SALT LAKE CITY (AP) — Vendors selling hiking apparel, e-bikes, zippers and other outdoor gear gathered in Utah this week for one of the country’s largest leisure industry trade shows, marking their return to the deep Republican state after a four-year boycott of his stance on land management.
Although organizers decided to move the bi-annual event back to Utah, many major ski and apparel brands skipped it, indicating a confluence of factors such as politics and changing industry dynamics. Notably absent were industry heavyweights such as Patagonia, The North Face and REI, who signed a letter urging show organizers not to return to Utah.
Debate over the show’s location, which can bring millions of dollars to the local economy in which it takes place, revolves around land management in southern Utah, specifically the boundaries of two national monuments, Bears Ears and Grand Staircase-Escalante. Many brands with a history of protecting the environment believe Utah is a poor choice because state officials are reluctant to protect some lands the industry cares about.
The industry fair moved to Denver in 2018 after Utah lawmakers successfully asked President Donald Trump to downsize the two monuments. designated by President Barack Obama and President Bill Clinton respectively. Trump’s move opened up part of the country to mining and drilling, angering the outdoor recreation industry that relies on customers having access to public land.
But show organizer Emerald X said the four-year boycott was not effective. In a statement last year announcing plans to bring the fair back to Utah, The company said, “We will push back, not pull back.”
“We strongly believe that staying engaged and contributing together to the ongoing discussion, no matter how difficult, is much more constructive,” the statement said.
Utah continues to fight with the federal government over the monuments. After President Joe Biden restored the greatness of the two, The state joined the rural counties to sue.
This week’s fair includes “community corners” and “campfire discussions” with local activists and officials about environmental protection and sustainability.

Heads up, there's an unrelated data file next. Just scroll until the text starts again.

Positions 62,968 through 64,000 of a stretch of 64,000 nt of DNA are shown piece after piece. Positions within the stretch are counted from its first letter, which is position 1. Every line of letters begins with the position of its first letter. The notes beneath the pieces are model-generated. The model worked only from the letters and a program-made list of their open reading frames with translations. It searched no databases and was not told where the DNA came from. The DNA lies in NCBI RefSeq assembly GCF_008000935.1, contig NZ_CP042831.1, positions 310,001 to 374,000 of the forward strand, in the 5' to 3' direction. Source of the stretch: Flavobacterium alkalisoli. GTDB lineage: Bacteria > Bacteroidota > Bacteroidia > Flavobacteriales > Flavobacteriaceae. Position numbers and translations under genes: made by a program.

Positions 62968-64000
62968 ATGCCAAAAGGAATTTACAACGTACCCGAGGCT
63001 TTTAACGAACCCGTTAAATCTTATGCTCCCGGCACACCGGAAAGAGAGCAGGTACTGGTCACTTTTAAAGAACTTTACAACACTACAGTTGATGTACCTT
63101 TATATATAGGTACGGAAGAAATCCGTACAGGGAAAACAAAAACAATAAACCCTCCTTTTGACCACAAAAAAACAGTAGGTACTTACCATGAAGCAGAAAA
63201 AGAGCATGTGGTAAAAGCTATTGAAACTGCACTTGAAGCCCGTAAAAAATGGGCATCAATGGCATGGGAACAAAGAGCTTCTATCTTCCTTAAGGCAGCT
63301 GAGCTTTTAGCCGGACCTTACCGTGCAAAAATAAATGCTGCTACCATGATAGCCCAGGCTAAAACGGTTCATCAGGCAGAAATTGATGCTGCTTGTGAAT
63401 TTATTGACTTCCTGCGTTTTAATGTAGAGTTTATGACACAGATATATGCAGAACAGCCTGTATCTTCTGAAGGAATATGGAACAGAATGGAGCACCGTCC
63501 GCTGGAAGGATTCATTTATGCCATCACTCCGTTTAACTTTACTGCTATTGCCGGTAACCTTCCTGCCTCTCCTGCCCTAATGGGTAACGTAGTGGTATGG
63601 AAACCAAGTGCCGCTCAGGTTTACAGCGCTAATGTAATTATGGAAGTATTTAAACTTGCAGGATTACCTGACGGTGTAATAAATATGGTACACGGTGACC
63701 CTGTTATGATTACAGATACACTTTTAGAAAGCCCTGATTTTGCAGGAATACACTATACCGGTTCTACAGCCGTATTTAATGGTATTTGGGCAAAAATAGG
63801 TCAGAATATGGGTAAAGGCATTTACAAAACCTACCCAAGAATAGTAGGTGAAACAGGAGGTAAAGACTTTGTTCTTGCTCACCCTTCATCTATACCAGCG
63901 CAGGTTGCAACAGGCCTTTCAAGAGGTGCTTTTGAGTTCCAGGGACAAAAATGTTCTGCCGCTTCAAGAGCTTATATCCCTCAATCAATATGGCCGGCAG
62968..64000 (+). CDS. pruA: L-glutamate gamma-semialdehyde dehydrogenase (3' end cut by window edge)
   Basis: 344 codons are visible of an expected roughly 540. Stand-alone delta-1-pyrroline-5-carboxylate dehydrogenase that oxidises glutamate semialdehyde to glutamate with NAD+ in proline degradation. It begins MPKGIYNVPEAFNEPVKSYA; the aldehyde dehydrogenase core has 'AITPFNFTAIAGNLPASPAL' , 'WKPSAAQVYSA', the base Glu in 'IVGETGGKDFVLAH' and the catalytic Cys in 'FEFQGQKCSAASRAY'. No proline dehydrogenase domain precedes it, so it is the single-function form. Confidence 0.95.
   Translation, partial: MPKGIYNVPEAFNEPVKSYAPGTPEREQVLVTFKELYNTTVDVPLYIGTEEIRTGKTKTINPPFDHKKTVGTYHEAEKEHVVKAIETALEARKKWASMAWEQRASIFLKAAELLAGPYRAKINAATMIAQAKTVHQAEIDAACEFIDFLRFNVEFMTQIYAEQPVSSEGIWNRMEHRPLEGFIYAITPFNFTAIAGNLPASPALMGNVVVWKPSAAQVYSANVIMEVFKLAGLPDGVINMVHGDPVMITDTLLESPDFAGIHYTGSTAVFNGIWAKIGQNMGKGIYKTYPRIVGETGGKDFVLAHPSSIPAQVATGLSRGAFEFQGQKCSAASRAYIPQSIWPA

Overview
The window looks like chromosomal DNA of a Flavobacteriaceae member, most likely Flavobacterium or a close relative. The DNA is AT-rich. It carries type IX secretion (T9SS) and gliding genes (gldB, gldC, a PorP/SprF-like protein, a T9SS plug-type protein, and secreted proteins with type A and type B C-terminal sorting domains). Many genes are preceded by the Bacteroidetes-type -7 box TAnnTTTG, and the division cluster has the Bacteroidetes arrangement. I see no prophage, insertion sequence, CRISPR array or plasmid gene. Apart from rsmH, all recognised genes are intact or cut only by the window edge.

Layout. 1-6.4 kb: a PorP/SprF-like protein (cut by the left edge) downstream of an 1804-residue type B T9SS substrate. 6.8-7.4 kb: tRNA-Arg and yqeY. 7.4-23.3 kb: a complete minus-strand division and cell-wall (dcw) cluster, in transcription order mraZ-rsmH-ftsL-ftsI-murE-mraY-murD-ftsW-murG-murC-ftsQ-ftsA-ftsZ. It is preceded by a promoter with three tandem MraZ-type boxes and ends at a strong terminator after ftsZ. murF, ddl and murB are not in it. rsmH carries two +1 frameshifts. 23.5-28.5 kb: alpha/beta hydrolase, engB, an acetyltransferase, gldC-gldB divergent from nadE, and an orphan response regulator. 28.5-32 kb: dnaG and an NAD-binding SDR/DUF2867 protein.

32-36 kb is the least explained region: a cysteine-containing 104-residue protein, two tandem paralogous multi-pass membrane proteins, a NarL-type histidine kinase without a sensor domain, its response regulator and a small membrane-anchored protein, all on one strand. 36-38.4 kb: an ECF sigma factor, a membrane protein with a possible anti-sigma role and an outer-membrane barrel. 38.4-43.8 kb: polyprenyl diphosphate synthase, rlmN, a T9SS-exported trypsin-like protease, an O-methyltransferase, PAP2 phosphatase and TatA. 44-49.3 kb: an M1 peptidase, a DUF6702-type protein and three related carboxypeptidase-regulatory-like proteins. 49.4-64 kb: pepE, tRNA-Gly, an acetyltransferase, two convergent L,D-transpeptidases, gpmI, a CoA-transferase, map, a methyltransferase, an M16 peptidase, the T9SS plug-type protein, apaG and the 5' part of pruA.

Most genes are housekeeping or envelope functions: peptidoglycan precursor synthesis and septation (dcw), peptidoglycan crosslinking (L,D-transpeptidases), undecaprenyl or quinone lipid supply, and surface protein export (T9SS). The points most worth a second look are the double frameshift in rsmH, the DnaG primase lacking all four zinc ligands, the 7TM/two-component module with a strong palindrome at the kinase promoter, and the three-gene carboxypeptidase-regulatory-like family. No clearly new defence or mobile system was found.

“Part of our renewed engagement in Salt Lake City with state and local officials is the environment. Access to the entire recreation area is vital to the health of the industry,” said Marisa Nicholson, the show’s director.
Nicholson acknowledged the absence of certain big brands, but said it’s natural for any show to evolve with an industry.
Peter Metcalf, Black Diamond’s founder and an activist who helped bring the show to Utah decades ago, said he doubts re-engagement would change minds or politics.
“They assumed the industry would come anyway, but they were very short-sighted,” he said of the boycotts. “We had a seat at the table and were never served, so why stay at the table?”
Designers and vendors said they appreciate the event’s return to Salt Lake City, as its proximity to mountains and resort areas make it ideal for testing products.
Eric Henderson, a publicist representing brands that make jackets from recyclable materials, eco-friendly ski wax and avalanche jackets, said the outdoor industry remains uniquely committed to its advocacy goals and those returning to Utah want to return with renewed commitment . He said he hopes paying attention to the types of activities that can be practiced outdoors would help encourage people to care about protecting the country.
“That’s what we came back for on purpose,” he said.
Prior to her departure, Outdoor Retailer’s biannual trade show attracted an estimated $40 million in annual economic impact to Utah, benefiting hotels, restaurants and the Salt Palace Convention Center. The 2023 fair is significantly smaller than previous years due to the boycott and industry-wide trends that have placed less emphasis on exhibitions at the beginning of each year, brand officials said.